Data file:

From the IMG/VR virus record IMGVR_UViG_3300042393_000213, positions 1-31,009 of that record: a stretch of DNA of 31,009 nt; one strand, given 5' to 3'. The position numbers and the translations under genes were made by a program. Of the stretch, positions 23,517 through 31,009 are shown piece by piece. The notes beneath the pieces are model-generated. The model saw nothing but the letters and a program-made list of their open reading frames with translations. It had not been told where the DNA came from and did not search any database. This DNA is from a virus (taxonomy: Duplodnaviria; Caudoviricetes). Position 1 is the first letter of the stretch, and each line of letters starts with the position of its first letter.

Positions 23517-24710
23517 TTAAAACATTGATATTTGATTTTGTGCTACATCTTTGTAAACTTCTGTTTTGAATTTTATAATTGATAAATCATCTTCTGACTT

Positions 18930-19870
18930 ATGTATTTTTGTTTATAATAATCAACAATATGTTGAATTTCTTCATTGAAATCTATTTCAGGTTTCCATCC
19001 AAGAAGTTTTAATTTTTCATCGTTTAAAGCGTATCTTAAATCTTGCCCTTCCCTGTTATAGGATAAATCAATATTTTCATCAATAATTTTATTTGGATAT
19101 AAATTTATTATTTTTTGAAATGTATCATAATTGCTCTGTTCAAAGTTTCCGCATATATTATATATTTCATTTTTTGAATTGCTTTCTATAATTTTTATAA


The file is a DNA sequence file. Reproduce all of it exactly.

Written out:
From the IMG/VR virus record IMGVR_UViG_3300042393_000213, positions 1-31,009 of that record: a stretch of DNA of 31,009 nt; one strand, given 5' to 3'. The position numbers and the translations under genes were made by a program. Of the stretch, positions 23,517 through 31,009 are shown piece by piece. The notes beneath the pieces are model-generated. The model saw nothing but the letters and a program-made list of their open reading frames with translations. It had not been told where the DNA came from and did not search any database. This DNA is from a virus (taxonomy: Duplodnaviria; Caudoviricetes). Position 1 is the first letter of the stretch, and each line of letters starts with the position of its first letter.

Positions 23517-24710
23517 TTAAAACATTGATATTTGATTTTGTGCTACATCTTTGTAAACTTCTGTTTTGAATTTTATAATTGATAAATCATCTTCTGACTT

Positions 18930-19870
18930 ATGTATTTTTGTTTATAATAATCAACAATATGTTGAATTTCTTCATTGAAATCTATTTCAGGTTTCCATCC
19001 AAGAAGTTTTAATTTTTCATCGTTTAAAGCGTATCTTAAATCTTGCCCTTCCCTGTTATAGGATAAATCAATATTTTCATCAATAATTTTATTTGGATAT
19101 AAATTTATTATTTTTTGAAATGTATCATAATTGCTCTGTTCAAAGTTTCCGCATATATTATATATTTCATTTTTTGAATTGCTTTCTATAATTTTTATAA